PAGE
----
Should Christians participate in yoga?

SHOULD CHRISTIANS ENGAGE IN YOGA EXERCISES?

by Shawn Brasseaux

“Can believers willingly participate in yoga (exercise) and gain ONLY the physical benefits, and remain ‘neutral’ from the general tie-in to Eastern mysticism?” What an interesting question! Thank you for asking. Let us first define “yoga” and then we can see if the Scriptures have any advice on the subject.

Firstly, according to Dictionary.com, the term “yoga” has three senses:

  1. a school of Hindu philosophy advocating and prescribing a course of physical and mental disciplines for attaining liberation from the material world and union of the self with the Supreme Being or ultimate principle.
  2. any of the methods or disciplines prescribed, especially a series of postures and breathing exercises practiced to achieve control of the body and mind, tranquillity, etc.
  3. union of the self with the Supreme Being or ultimate principle.

I assume your question is about definition number 2? 🙂 For those unfamiliar with this topic, note that it has a pagan (or, non-Christian) origin. Specifically, yoga is used in Hinduism, Buddhism, and Jainism (Eastern religions) as means of physical and spiritual “exercise.” Not many Westerners who practice yoga know it, but it was originally a method to gain physical and spiritual health. If we participate in yoga, we must guard against its “spiritual” aspect. Let us explain this a bit further.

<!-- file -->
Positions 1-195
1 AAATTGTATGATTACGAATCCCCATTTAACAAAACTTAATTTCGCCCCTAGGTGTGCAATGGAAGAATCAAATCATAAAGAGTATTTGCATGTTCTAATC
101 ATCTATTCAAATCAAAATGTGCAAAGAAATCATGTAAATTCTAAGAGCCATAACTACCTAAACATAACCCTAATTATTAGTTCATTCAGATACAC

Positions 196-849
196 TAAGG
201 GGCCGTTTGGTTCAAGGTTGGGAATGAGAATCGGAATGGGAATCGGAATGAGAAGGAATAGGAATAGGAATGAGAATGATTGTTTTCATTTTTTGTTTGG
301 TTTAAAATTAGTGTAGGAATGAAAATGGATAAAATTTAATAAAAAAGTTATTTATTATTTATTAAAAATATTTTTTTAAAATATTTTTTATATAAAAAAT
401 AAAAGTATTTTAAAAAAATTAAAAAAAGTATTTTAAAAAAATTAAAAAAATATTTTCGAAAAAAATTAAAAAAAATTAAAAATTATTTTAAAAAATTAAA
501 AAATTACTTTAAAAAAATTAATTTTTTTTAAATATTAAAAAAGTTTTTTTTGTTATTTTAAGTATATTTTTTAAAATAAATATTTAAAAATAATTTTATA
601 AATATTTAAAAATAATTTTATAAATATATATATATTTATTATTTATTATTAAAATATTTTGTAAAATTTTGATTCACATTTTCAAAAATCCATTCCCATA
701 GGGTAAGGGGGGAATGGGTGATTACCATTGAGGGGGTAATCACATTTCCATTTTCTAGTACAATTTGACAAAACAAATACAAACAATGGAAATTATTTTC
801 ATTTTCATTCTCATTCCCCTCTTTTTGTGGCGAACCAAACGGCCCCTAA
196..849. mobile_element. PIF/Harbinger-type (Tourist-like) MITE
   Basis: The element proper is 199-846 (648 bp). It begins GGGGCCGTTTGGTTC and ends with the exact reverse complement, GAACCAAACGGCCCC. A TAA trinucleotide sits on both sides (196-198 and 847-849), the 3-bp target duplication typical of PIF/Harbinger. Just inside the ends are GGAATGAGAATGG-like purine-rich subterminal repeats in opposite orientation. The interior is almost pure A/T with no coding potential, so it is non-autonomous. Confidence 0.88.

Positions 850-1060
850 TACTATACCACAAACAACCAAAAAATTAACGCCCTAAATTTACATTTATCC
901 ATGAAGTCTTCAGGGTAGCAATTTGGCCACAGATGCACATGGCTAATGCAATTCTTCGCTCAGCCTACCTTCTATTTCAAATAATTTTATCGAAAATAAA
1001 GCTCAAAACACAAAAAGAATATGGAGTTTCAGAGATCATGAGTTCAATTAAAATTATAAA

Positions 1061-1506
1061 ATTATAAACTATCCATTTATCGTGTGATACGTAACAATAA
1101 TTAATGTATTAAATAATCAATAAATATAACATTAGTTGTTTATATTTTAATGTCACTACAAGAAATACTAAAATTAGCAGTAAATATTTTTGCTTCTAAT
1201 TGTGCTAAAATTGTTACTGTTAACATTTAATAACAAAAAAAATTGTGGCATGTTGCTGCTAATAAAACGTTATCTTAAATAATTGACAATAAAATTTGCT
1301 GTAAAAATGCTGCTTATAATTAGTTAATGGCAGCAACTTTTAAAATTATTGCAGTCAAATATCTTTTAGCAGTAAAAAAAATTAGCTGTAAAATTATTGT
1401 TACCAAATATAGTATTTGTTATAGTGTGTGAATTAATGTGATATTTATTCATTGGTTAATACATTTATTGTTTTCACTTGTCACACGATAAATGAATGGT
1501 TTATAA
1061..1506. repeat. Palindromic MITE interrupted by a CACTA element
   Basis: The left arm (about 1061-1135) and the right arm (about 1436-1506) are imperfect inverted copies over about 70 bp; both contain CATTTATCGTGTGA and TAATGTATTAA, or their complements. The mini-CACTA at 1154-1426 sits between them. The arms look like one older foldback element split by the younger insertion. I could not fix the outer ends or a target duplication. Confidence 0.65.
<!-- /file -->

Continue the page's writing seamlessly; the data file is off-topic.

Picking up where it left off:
The Oxford American Dictionary says of “yoga:” “A Hindu spiritual and ascetic discipline, a part of which, including breath control, simple meditation, and the adoption of specific bodily postures, is widely practiced for health and relaxation. The yoga widely known in the West is based on hatha yoga, which forms one aspect of the ancient Hindu system of religious and ascetic observance and meditation, the highest form of which is raja yoga and the ultimate aim of which is spiritual purification and self-understanding leading to samadhi or union with the divine.”

Before coming here to the Western Hemisphere, yoga was used to gain some “higher consciousness,” contact with “the Divine,” an “enlightenment.” Yoga is a form of “mysticism” whereby you contemplate enough and self-surrender enough, enabling you to leave this material world and unite with some “higher power” to obtain “higher knowledge.” All the religious jargon aside, yoga was and still is an attempt to replace the Holy Bible and Jesus Christ. The experience, not the Bible, becomes the authority. The experience, not the Bible, is seen as the way to connecting with a “higher power.” The experience, not the Bible, is the manner whereby wisdom and intellect are gained. The experience, not Jesus Christ, is believed to be the way to “spiritual purification.” The experience, not Jesus Christ, is believed to be the path to God. The experience, not Jesus Christ, controls the minds of those who use yoga for spiritual purposes. Unfortunately, once we get in contact with the “spiritual world,” it is not necessarily a connection with the God of Creation, the God of the Bible—Satan works in the spirit world too and we dare not associate with him!